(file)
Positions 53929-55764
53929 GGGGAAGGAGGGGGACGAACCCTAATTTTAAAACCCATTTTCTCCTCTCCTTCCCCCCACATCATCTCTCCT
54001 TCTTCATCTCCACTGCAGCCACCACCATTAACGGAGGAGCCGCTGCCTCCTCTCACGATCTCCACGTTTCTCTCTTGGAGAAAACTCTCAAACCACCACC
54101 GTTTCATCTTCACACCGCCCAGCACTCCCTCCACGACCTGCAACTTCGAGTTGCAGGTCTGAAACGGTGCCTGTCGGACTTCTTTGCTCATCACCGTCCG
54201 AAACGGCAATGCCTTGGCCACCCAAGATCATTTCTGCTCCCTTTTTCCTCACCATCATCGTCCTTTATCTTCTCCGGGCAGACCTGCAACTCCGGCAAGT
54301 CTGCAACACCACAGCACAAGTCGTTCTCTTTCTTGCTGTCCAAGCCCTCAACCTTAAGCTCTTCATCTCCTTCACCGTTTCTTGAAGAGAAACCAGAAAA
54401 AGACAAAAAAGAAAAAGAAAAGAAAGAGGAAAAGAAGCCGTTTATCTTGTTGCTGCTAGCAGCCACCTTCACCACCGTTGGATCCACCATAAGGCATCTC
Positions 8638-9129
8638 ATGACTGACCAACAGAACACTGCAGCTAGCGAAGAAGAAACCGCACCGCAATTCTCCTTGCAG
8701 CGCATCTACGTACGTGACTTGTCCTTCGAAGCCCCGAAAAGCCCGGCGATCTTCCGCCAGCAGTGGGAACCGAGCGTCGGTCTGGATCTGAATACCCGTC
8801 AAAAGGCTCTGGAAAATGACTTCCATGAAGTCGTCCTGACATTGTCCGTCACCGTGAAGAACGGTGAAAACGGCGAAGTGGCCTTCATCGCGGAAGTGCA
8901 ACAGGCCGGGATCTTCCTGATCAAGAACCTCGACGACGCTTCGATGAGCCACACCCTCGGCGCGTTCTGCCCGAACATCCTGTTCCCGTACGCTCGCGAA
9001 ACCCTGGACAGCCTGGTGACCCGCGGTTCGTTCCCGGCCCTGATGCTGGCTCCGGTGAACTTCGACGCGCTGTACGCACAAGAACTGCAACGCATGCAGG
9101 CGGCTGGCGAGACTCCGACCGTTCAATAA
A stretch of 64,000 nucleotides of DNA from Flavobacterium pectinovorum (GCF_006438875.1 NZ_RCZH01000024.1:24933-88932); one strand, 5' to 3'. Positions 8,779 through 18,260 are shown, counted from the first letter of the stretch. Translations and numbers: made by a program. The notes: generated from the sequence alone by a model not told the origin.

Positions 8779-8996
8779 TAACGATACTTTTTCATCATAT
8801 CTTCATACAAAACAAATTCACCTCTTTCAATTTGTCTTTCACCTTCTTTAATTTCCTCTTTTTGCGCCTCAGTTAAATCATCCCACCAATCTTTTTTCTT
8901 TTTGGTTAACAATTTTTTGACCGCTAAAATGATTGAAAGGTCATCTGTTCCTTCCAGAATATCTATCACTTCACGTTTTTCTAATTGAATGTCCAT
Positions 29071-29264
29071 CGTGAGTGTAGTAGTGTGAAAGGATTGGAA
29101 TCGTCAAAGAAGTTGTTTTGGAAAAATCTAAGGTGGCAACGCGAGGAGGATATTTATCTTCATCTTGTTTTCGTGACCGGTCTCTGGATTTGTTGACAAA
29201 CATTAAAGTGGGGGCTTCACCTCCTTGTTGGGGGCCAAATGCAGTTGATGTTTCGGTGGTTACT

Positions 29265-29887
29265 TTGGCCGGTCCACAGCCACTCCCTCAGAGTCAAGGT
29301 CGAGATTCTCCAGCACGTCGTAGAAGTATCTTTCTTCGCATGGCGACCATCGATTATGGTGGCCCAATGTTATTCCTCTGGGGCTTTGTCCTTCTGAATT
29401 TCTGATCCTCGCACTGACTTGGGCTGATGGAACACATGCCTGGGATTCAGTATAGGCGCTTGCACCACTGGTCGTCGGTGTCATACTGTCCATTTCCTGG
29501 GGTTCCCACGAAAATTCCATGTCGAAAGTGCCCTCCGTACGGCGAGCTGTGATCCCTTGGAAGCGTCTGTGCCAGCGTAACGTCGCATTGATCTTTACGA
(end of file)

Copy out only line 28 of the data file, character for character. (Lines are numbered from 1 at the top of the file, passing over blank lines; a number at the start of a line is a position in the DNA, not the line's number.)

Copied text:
29501 GGTTCCCACGAAAATTCCATGTCGAAAGTGCCCTCCGTACGGCGAGCTGTGATCCCTTGGAAGCGTCTGTGCCAGCGTAACGTCGCATTGATCTTTACGA